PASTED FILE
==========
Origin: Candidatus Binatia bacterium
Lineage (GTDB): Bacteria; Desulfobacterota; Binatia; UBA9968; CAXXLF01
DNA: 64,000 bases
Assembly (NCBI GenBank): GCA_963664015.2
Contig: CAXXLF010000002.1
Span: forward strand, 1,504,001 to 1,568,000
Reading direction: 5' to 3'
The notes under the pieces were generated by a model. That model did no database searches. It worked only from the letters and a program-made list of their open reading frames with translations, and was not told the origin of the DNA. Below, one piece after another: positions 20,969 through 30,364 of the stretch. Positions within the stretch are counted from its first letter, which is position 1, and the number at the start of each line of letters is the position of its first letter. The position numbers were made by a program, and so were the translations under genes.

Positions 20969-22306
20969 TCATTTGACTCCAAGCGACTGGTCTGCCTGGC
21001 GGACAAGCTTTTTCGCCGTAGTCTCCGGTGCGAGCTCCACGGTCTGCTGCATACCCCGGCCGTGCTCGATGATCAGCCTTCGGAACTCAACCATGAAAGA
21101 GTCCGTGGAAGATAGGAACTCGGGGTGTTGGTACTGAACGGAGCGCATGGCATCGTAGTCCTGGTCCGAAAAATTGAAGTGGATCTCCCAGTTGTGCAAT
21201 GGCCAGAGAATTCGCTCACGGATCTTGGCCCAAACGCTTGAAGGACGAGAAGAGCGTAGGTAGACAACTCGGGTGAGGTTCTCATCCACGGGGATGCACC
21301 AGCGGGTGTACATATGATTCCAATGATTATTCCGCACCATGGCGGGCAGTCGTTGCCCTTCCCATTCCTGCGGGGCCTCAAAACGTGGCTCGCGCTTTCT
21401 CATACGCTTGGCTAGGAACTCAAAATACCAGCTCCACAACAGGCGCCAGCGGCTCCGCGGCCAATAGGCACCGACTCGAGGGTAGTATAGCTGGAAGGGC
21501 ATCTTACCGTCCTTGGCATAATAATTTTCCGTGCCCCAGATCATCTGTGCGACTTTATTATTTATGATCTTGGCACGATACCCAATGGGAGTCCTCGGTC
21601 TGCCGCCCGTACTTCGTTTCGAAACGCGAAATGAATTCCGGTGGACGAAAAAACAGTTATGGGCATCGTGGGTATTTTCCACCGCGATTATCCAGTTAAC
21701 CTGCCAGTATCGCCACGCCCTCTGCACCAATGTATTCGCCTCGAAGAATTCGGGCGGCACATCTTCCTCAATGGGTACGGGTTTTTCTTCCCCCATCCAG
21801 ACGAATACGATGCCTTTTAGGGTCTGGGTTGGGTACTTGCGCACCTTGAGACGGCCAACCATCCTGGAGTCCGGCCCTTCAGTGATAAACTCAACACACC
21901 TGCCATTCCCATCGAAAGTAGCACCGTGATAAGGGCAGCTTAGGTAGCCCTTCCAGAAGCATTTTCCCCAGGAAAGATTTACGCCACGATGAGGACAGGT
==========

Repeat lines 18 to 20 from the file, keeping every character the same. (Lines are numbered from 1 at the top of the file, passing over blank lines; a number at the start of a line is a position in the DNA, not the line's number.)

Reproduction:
21701 CTGCCAGTATCGCCACGCCCTCTGCACCAATGTATTCGCCTCGAAGAATTCGGGCGGCACATCTTCCTCAATGGGTACGGGTTTTTCTTCCCCCATCCAG
21801 ACGAATACGATGCCTTTTAGGGTCTGGGTTGGGTACTTGCGCACCTTGAGACGGCCAACCATCCTGGAGTCCGGCCCTTCAGTGATAAACTCAACACACC
21901 TGCCATTCCCATCGAAAGTAGCACCGTGATAAGGGCAGCTTAGGTAGCCCTTCCAGAAGCATTTTCCCCAGGAAAGATTTACGCCACGATGAGGACAGGT